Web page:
About The Agile Dictionary
Welcome to iteration zero of The Agile Dictionary! Our goal with this project is to provide broad, authoritative definitions of common Agile terms. You will note that each definition also includes a section titled “etymology,” where we capture the origins of the term wherever possible.
Visit the definitions by clicking on the letters in the navigation bar, or you can search for a term, above.
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A time boxed meeting held at the end of an iteration, or at the end of a release, in which the team examines its processes to determine what succeeded and what could be improved. The retrospective is key to an Agile team’s ability to “inspect and adapt” in the pursuit of “continuous improvement.”
The Agile retrospective differs from other methodologies’ “Lessons Learned” exercises, in that the goal is not to generate a comprehensive list of what went wrong; a positive outcome for a retrospective is to identify one or two high priority action items the team wants to work on in the next iteration or release. The emphasis is on actionable items, not comprehensive analysis.
Retrospectives may take many forms, but there is usually a facilitator, who may or may not be a member of the team, and the process is usually broken down into three phases: data gathering, data analysis, and action items. Retrospective facilitation is a distinct skill set, and there are many formal tools and exercises that may be used to gather and analyze the team’s data, many of which are described in detail in the most widely recognized handbook: Agile Retrospectives: Making Good Teams Great by Esther Derby and Diana Larson.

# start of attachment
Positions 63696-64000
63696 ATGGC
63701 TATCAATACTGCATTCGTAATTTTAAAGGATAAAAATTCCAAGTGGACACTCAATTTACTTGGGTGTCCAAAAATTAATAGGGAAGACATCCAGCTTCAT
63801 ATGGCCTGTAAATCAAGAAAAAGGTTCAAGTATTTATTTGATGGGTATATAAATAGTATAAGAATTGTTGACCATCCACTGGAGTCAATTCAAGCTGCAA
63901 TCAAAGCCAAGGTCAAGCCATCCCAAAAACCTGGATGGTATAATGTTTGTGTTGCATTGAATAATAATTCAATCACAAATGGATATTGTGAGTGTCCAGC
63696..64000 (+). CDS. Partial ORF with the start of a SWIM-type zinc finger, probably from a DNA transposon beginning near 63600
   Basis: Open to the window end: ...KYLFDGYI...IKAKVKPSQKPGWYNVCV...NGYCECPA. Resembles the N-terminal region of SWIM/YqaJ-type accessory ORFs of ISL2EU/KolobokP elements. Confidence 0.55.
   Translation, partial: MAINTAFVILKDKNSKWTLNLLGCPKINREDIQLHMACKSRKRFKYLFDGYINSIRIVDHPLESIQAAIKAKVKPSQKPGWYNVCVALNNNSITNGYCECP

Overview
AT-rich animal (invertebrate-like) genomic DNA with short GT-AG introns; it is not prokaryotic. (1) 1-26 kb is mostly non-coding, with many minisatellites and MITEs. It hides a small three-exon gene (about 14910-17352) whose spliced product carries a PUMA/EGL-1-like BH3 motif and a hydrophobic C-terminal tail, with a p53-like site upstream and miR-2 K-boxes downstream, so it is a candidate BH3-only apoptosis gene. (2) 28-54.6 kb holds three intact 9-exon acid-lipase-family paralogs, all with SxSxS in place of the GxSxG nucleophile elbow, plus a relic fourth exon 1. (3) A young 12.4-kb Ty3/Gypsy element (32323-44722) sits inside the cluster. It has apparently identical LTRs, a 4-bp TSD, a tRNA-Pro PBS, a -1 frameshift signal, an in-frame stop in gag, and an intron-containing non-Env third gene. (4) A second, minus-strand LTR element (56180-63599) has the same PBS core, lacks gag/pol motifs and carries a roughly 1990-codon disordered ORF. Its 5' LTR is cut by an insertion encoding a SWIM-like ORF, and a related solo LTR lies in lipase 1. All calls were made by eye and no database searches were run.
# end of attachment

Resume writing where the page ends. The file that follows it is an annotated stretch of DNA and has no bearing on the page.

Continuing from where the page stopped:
The term retrospective was first applied to this type of meeting by Norman Kerth, who describes its origins in his 2001 book, Project Retrospectives: A Handbook for Team Reviews: “Wayne and Eileen Strider, two fellow facilitators, suggested that we call what we do a retrospective. The word seemed appropriate; it didn’t carry any loaded meanings and it could be applied to projects without implication of success or failure….”